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Notes to editors:
Gas Light and Coke Company (GLCC)
Founded in 1812, the Gas Light and Coke Company was set up to supply London with (coal) gas, operating the first gas works in the UK; these were also the world’s first public gas works. In 1827, GLCC was supplying has to 70,000 streetlights in London. By 1948, the company was producing 32.5 million cubic feet per day, and supplied an area of 547 square miles, spanning Egham between Surrey, Pinner in North London and Southend-on-Sea in Essex.
Fulham Gas Works
Built in 1824, Fulham Gasworks commenced manufacture of gas in 1829 and was closed in the early 1970s. Owned by National Grid, the site is now being regenerated as part of a joint venture between Berkeley Group and National Grid (St William), converting disused brownfield sites into much-needed new resi-led communities.
About St William
St William is a joint venture between National Grid and the Berkeley Group. The company goal is to transform industrial sites from a bygone age into beautiful places which people call home. Backed by the strength and commitment of National Grid and the Berkeley Group, St William will unlock some of the most technically complex regeneration sites at the heart of communities across London and the south of England, creating homes for everyone.
About National Grid
National Grid is pivotal to the energy systems in the UK and the north eastern United States. We aim to serve customers well and efficiently, supporting the communities in which we operate and making possible the energy systems of the future. The decarbonisation of the energy system is one of the biggest challenges facing our world, and National Grid has a critical role to play in the acceleration towards a cleaner future. In November 2019, National Grid announced it plans to reduce its own direct greenhouse gas emissions to net zero by 2050.
In the UK:
We own and operate the electricity transmission network in England and Wales, with day-to-day responsibility for balancing supply and demand. We also operate, but do not own, the Scottish networks. Our networks comprise approximately 7,200 kilometres (4,474 miles) of overhead line, 1,500 kilometres (932 miles) of underground cable and 342 substations. We own and operate the gas National Transmission System in Great Britain, with day-to-day responsibility for balancing supply and demand. Our network comprises approximately 7,660 kilometres (4,760 miles) of high-pressure pipe and 618 above-ground installations. As Great Britain’s System Operator (SO) we make sure gas and electricity is transported safely and efficiently from where it is produced to where it is consumed. From April 2019, Electricity System Operator (ESO) became a new standalone business within National Grid, legally separate from all other parts of the National Grid Group. This provides the right environment to deliver a balanced and impartial ESO that can realise real benefits for consumers as we transition to a more decentralised, decarbonised electricity system. Other UK activities mainly relate to businesses operating in competitive markets outside of our core regulated businesses; including interconnectors, gas metering activities and a liquefied natural gas (LNG) importation terminal – all of which are now part of National Grid Ventures. National Grid Property is responsible for the management, clean-up and disposal of surplus sites in the UK. Most of these are former gas works.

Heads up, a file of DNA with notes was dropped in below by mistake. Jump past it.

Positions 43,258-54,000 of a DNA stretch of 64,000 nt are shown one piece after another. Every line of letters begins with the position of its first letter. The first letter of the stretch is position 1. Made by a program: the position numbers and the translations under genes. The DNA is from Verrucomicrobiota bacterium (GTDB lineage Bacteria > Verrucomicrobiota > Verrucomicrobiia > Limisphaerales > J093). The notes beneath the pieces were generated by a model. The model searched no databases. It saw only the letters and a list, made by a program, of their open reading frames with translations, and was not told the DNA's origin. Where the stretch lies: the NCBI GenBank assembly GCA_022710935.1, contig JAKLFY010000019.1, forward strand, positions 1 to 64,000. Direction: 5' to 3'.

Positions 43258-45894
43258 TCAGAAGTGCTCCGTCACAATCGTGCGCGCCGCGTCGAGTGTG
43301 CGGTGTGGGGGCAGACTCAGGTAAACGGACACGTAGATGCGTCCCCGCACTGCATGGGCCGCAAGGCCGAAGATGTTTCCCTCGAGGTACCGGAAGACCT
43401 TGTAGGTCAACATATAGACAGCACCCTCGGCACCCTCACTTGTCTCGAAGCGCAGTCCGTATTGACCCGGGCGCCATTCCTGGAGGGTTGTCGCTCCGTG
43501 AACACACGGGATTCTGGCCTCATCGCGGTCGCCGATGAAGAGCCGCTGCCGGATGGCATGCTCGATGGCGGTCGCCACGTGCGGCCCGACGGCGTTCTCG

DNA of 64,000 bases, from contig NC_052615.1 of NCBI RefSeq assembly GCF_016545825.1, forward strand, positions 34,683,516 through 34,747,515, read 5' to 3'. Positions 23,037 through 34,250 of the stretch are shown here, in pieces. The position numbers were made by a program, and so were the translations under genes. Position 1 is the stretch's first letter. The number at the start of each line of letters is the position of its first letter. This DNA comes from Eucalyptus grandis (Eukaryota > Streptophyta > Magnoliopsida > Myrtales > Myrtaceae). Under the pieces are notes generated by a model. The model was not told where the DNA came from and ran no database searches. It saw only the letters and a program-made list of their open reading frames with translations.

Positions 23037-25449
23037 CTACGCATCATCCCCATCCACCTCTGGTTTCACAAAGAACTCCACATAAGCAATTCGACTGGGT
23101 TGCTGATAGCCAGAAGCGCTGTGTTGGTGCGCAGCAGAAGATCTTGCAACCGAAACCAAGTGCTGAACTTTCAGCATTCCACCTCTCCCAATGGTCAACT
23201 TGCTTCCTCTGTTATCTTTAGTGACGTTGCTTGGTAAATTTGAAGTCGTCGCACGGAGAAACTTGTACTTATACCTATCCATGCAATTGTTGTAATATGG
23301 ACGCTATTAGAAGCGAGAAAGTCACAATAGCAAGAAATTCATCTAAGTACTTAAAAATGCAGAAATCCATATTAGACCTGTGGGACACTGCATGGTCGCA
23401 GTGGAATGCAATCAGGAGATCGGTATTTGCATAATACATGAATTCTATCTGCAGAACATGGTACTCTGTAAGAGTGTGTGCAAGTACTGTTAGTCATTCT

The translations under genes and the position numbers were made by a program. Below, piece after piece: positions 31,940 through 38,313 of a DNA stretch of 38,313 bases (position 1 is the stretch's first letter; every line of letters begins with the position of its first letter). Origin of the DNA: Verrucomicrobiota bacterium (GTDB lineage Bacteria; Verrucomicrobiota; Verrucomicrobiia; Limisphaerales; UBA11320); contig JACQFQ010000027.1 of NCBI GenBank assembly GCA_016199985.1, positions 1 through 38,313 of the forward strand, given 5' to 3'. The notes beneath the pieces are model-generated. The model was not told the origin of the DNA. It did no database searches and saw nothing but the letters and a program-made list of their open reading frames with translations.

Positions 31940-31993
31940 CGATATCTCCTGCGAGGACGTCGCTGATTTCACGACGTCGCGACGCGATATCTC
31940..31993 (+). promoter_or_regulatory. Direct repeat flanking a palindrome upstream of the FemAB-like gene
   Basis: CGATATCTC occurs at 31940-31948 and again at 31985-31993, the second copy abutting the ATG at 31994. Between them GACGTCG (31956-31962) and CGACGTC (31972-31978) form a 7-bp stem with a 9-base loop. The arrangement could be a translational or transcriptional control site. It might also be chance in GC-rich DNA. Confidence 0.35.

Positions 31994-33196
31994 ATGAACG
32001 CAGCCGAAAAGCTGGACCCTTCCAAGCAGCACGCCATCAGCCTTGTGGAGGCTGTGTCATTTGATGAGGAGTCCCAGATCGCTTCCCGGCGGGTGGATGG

Find out more about the energy challenge and how National Grid is helping find solutions to some of the challenges we face at https://www.nationalgrid.com/group/news